Two second-half goals in three minutes proved sufficient for Portugal to book their place in the final of Euro 2016, seeing off Wales 2-0 in Lyon. After a relatively quiet first half, goals from Cristiano Ronaldo and Nani killed the game off almost before it had ever started, with Wales unable to muster a response to the cruel double blow so soon after the restart.
Portugal started the match as the more enterprising team, but with the exception of a low João Mário attempt that finished comfortably off-target, they failed to convert their possession into any real chances. That allowed Wales to grow into the game, and their first chance came from a training ground corner routine that Gareth Bale scooped over the bar.
Seemingly benefiting from boosted confidence, Chris Coleman's side went close twice in quick succession with low crosses from the right. The first, drilled in by Bale, was smothered by Portugal keeper Rui Patrício with Andy King in dangerous proximity; the second, floated by Hal Robson-Kanu, found the onrushing midfielder's head, though José Fonte did enough to divert it over the bar.
They proved the only real openings of a fairly tedious first half, with both sides looking paralyzed by the magnitude of the fixture.
However, it didn't take long in the second half before Ronaldo powered the game to life, scoring the opening goal with his side's first shot on target. Fittingly, it came from a set piece rather than any attacking ingenuity (in which both sides were sadly lacking), with the Portugal captain leaping high above the Welsh defense to power a Raphaël Guerreiro delivery into the back of the net.
Wales would've hoped to take some time to regroup after conceding, but fortune wasn't in their favor. Less than three minutes after the opener, a scuffed Ronaldo shot was poked home from point-blank range by Nani, cruelly killing the game off in seconds. Coleman reacted by swiftly making all three substitutions, though it was difficult to envisage a way back.
Indeed, if either side was going to score the game's third goal, it looked like Portugal. Ronaldo scraped the crossbar with a dipping free kick, before a vicious Nani effort was spilled by Wayne Hennessey -- fortunately for him, Mário's follow-up was drilled off-target.
To their credit, Wales never completely gave up, though they only ever stung the palms of Patrício from distance, and their Euro 2016 dream came to a conclusion. Having reached all expectations to reach this stage, they'll doubtless recover from the immediate disappointment and head home with their heads held high.
Portugal: Rui Patrício; Raphaël Guerreiro, José Fonte, Bruno Alves, Cédric; Adrien Silva (João Moutinho 79'), Danilo Pereira, João Mário; Renato Sanches (André Gomes 74'); Cristiano Ronaldo, Nani (Ricardo Quaresma 87').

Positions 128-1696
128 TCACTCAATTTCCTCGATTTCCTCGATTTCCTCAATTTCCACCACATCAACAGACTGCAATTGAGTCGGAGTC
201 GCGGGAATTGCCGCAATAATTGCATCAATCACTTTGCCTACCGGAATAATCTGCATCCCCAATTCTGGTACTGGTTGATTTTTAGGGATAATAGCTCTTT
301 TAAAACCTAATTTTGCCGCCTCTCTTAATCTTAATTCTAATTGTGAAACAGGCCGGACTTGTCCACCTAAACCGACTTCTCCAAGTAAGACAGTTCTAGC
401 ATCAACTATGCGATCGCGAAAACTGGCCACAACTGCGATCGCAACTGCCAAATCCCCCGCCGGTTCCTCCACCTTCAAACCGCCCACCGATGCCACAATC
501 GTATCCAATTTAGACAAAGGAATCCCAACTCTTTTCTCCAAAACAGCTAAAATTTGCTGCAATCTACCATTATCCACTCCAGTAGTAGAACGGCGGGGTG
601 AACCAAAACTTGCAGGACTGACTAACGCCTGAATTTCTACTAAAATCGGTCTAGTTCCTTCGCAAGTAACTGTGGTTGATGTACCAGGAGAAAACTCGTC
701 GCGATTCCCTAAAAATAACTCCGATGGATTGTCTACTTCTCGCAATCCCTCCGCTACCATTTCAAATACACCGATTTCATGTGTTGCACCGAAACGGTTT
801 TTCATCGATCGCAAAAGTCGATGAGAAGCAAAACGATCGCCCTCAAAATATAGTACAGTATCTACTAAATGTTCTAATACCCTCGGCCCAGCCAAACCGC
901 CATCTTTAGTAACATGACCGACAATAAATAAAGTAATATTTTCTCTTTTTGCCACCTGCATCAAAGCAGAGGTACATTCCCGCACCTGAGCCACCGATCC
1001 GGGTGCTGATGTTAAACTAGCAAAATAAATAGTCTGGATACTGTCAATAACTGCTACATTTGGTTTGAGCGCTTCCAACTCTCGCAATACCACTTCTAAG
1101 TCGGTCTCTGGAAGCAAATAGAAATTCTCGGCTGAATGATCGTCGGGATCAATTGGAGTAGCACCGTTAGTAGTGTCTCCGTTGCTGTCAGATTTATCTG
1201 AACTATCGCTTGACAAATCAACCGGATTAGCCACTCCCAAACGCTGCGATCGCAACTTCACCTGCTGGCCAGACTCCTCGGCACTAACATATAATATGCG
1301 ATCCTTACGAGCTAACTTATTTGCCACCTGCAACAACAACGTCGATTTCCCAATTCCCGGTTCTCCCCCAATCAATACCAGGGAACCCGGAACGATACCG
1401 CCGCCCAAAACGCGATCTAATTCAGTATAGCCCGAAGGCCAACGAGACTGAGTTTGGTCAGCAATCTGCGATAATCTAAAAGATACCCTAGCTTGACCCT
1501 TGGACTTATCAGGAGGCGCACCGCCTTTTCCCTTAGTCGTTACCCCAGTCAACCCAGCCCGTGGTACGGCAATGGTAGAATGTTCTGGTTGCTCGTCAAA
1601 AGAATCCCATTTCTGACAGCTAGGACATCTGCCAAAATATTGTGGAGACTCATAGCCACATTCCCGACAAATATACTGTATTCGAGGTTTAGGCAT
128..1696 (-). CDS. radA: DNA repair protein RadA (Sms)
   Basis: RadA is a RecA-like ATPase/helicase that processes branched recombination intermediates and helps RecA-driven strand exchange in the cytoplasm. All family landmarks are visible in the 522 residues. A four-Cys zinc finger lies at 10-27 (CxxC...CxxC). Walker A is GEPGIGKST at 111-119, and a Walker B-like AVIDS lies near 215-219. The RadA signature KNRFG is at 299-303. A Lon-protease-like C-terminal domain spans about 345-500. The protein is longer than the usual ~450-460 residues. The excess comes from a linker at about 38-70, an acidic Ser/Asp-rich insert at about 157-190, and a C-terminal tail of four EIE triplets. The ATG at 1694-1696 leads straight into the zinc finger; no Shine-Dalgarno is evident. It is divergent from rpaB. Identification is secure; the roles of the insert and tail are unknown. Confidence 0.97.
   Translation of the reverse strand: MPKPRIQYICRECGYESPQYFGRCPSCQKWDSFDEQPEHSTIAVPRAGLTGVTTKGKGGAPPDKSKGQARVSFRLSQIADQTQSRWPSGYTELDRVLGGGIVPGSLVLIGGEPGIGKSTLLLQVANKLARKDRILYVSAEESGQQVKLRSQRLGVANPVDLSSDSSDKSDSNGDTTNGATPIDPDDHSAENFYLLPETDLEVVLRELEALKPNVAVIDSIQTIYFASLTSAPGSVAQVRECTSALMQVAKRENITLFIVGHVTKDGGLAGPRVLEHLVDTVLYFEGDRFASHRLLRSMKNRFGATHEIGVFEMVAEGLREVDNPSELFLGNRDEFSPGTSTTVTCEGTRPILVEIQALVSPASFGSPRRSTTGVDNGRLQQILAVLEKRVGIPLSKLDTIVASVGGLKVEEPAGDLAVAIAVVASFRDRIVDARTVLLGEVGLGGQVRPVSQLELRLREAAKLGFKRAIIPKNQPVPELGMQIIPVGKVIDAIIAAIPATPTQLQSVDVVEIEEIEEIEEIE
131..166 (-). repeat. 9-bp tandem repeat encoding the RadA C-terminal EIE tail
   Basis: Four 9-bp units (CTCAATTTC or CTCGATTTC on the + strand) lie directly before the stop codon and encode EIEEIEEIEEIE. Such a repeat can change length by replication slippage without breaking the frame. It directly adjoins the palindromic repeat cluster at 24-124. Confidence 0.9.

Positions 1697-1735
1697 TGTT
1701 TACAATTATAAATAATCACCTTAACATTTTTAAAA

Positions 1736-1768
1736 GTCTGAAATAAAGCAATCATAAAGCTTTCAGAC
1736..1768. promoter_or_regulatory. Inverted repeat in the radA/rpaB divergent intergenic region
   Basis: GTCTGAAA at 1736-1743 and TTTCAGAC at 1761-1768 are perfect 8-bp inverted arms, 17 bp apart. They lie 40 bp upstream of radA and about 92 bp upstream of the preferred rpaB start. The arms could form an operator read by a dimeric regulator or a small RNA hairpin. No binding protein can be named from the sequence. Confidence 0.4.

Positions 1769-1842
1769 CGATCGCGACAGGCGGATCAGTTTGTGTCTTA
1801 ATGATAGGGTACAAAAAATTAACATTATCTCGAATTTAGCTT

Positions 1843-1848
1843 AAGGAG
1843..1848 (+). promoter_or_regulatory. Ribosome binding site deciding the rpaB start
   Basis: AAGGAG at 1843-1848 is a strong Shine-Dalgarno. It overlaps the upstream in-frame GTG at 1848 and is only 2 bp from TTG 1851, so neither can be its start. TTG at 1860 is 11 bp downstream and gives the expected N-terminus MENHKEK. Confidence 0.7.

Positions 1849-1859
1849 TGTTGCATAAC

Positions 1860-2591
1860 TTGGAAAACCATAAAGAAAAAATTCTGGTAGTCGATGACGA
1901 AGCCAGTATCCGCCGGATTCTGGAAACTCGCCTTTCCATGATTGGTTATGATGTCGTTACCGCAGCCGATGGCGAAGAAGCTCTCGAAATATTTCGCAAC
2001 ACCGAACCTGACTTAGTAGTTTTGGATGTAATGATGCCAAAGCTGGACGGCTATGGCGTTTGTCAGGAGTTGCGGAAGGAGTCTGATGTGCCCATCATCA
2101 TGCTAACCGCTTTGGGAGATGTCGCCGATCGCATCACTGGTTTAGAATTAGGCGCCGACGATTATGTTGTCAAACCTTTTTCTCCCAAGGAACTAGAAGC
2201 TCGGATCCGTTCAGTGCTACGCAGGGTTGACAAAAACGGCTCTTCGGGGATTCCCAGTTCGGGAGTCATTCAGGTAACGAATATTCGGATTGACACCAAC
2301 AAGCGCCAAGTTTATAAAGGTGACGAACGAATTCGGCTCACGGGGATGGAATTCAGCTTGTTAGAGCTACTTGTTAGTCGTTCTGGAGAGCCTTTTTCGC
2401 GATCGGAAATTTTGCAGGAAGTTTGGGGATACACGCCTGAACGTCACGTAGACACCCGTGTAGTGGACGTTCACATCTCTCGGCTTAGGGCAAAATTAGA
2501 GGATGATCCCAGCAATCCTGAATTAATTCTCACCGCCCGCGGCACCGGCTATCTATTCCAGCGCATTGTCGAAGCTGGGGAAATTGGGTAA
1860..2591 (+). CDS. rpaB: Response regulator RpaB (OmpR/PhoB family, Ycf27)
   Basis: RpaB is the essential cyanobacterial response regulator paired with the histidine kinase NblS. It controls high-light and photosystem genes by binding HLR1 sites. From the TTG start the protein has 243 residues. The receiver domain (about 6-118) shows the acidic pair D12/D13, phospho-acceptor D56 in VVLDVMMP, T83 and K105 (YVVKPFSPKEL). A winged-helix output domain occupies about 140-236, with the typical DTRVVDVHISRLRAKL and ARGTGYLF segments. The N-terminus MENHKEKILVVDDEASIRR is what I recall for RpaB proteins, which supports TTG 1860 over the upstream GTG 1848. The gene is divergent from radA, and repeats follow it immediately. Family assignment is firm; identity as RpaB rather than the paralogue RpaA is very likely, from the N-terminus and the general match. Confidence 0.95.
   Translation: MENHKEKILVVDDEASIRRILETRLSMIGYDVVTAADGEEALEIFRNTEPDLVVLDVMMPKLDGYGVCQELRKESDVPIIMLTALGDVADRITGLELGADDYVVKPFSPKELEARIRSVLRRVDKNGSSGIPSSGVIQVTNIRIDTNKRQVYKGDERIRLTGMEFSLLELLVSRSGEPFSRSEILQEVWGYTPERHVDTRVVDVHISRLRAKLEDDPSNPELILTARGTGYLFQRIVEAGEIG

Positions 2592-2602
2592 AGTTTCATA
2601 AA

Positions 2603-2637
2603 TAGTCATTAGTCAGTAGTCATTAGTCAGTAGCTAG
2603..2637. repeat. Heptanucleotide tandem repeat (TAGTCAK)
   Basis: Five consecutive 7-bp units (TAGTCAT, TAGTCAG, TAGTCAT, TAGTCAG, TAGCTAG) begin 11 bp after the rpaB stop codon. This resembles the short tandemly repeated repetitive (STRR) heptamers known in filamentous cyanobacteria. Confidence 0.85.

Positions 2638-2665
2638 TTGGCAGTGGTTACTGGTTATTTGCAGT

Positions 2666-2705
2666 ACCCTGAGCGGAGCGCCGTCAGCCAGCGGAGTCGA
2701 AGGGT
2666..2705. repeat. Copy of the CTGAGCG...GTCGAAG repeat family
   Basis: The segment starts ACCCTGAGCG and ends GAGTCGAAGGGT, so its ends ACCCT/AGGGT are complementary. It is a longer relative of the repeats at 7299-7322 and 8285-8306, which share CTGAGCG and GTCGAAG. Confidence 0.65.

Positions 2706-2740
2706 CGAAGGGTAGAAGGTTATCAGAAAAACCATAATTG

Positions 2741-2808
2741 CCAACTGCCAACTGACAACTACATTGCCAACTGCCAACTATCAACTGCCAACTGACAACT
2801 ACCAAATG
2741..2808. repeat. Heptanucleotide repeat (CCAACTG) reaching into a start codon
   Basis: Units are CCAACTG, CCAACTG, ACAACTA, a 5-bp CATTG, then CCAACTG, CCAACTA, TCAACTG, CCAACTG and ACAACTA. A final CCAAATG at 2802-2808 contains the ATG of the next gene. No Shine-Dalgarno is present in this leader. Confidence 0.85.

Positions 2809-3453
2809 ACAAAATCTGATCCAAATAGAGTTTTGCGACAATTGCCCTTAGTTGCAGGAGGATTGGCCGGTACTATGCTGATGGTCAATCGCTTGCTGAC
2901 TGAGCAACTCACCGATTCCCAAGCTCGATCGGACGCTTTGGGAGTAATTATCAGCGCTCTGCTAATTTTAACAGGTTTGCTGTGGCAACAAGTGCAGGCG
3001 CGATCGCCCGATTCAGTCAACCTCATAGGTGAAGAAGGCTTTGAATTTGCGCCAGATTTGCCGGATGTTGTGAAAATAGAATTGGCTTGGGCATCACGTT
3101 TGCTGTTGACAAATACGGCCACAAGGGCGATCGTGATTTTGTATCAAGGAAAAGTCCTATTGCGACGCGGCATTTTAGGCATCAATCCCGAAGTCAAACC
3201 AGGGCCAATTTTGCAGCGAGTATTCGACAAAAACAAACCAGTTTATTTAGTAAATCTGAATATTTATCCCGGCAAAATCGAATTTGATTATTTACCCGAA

Goals: Ronaldo (50'), Nani (53').
Wales: Wayne Hennessey; James Chester, Ashley Williams, James Collins (Jonathan Williams 66'); Chris Gunter, Joe Allen, Joe Ledley (Sam Vokes 58'), Andy King, Neil Taylor; Gareth Bale; Hal Robson-Kanu (Simon Church 63').
1. Fernando Santos is a monster
Portugal's Euro 2016 has been strange indeed -- they've managed to make it to the final without being particularly good at all. It's partly because of the mechanics of international football, which make it possible to be successful without performing. Unlike a protracted domestic campaign, in which consistent excellence is the key, luck plays a much bigger role. And having relied on penalty shootouts and last-gasp victories to make this stage, that has certainly proven the case for Portugal. Their coach Fernando Santos hasn't managed to extract the best from a talented bunch of players, nor much semblance of entertaining football. But he certainly won't mind: the history books will have him down as the first man to lead Portugal to a major tournament final since they were defeated on home soil by Greece in this tournament 12 years ago.
2. Fortune finally favored Cristiano Ronaldo
Up until this match, Ronaldo had been having a pretty unlucky tournament. It wasn't that he was playing particularly badly -- he was getting into excellent positions -- but, for whatever reason, he'd lacked his clinical ability in front of goal. However, in this game, at long last, things went his way. That's not to downplay the superb technique of his opening goal, in which he leaped high above the towering James Chester to power an unstoppable header into the back of the net. However, his miscue a few minutes later was rather luckier, turning into an impromptu assist for Nani to prod home the second. If his confidence was on the wane, it certainly shouldn't be now. For Portugal, the timing could hardly be better.
3. Wales were half the team without Aaron Ramsey
We'd suspected after his man-of-the-match performance against Belgium in the quarterfinals that Wales would dearly miss suspended playmaker Aaron Ramsey against Portugal. That certainly proved the case. His replacement, Andy King, did about as well as could've been expected, and occasionally caused Portugal problems with late runs into the penalty area. However, he ultimately lacked the creativity and technique of Ramsey, as well as his knack of finding pockets of space in the final third. Had he been available, the result may have been different.